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How do I use awk to search for an exact match in a file?


I have tried the following and it returns all 3 lines

awk '$0 ~ /^hello10/{print;}' test.txt

grep -w hello10 does the trick but on this box grep version is very limited and only few switches available

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4 Answers 4

To do a full line regular expression match you need to anchor at the beginning and the end of the line by using ^ and $:

$ awk '/^hello10$/' test.txt

But you're not actually using any regular expression features beside the anchoring we just added which means you actually want plain old string comparison:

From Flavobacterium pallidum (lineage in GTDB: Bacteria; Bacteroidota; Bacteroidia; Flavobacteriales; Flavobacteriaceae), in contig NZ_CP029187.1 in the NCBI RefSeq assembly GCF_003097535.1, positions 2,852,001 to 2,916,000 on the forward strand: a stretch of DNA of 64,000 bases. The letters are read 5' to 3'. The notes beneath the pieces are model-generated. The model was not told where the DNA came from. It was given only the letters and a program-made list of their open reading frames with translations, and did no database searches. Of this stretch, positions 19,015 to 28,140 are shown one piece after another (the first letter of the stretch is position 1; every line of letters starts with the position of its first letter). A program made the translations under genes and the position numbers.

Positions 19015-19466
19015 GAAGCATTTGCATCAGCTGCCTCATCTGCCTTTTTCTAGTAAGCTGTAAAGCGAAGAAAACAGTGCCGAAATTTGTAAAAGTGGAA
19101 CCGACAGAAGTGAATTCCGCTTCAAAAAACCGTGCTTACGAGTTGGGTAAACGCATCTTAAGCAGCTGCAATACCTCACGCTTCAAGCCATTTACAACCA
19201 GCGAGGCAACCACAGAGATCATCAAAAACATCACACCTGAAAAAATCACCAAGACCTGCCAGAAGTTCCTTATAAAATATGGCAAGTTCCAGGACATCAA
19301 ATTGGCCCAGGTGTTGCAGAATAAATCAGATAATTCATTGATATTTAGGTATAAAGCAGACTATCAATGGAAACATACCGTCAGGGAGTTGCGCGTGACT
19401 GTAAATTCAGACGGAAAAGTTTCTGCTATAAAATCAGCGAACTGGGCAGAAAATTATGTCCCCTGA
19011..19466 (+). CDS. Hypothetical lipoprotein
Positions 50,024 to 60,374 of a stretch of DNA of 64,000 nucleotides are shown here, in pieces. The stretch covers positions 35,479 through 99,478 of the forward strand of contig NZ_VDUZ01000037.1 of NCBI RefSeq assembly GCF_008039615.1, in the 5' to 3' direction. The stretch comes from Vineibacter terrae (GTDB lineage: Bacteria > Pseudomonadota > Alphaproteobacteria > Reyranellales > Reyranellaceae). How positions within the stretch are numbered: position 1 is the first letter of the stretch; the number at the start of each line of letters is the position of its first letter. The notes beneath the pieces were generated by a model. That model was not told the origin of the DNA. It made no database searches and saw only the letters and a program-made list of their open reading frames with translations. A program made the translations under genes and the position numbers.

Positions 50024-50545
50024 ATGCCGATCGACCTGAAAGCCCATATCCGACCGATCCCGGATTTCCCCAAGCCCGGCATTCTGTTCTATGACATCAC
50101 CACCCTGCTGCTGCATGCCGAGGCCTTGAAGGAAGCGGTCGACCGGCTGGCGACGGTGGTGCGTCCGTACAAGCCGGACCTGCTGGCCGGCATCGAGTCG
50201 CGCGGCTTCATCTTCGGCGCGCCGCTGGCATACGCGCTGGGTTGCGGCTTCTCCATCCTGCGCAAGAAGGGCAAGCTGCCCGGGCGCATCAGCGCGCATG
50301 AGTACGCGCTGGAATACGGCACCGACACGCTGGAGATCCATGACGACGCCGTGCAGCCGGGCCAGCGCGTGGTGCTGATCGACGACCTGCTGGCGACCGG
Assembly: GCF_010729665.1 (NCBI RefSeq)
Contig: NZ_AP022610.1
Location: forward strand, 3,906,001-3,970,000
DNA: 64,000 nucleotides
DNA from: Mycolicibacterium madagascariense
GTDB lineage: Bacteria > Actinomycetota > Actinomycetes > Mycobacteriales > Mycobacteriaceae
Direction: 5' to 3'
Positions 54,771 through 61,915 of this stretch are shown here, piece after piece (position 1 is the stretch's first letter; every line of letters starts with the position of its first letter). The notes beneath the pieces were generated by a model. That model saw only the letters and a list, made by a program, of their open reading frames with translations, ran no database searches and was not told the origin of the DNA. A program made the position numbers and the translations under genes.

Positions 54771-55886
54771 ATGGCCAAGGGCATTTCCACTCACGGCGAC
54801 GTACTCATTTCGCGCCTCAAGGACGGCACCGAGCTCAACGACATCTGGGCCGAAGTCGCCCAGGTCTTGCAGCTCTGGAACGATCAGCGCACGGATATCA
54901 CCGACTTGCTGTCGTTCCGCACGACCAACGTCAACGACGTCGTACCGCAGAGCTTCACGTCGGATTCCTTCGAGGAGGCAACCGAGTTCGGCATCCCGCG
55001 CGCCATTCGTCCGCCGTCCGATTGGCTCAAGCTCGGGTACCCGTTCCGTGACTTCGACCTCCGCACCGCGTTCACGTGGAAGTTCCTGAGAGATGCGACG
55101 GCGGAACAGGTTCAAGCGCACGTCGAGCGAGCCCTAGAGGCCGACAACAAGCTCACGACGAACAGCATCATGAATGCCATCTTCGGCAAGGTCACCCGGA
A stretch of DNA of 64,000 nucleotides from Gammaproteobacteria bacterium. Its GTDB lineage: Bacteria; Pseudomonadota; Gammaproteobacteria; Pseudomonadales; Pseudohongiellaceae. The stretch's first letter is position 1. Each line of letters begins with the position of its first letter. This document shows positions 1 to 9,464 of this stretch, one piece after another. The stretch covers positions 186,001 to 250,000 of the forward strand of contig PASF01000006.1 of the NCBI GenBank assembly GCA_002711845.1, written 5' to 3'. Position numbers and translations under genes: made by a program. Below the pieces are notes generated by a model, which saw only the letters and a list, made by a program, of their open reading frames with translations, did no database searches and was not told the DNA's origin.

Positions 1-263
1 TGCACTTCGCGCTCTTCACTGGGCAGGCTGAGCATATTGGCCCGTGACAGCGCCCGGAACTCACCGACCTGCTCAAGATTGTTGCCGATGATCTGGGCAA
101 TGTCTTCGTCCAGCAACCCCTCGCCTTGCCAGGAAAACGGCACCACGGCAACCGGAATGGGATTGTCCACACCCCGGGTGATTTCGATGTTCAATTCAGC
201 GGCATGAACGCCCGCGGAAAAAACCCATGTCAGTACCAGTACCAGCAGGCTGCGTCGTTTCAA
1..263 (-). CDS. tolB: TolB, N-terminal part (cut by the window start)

$ awk '$0=="hello10"' test.txt
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You can use sed command

sed -n '/\bhello10\b/p' test.txt

Here \b indicates the boundary of the word you are searching for.

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You may try to use \< \> to mark the edge of a word like \<hello10\>.

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I get line1: Unexpected token. –  Mark T Jul 31 '13 at 3:28

Your regular expression begins with a carat ^, which anchors the pattern to start at the beginning of the line. Try reading the manual page for awk to see if you can find a way to terminate a pattern at the end of the line, too.

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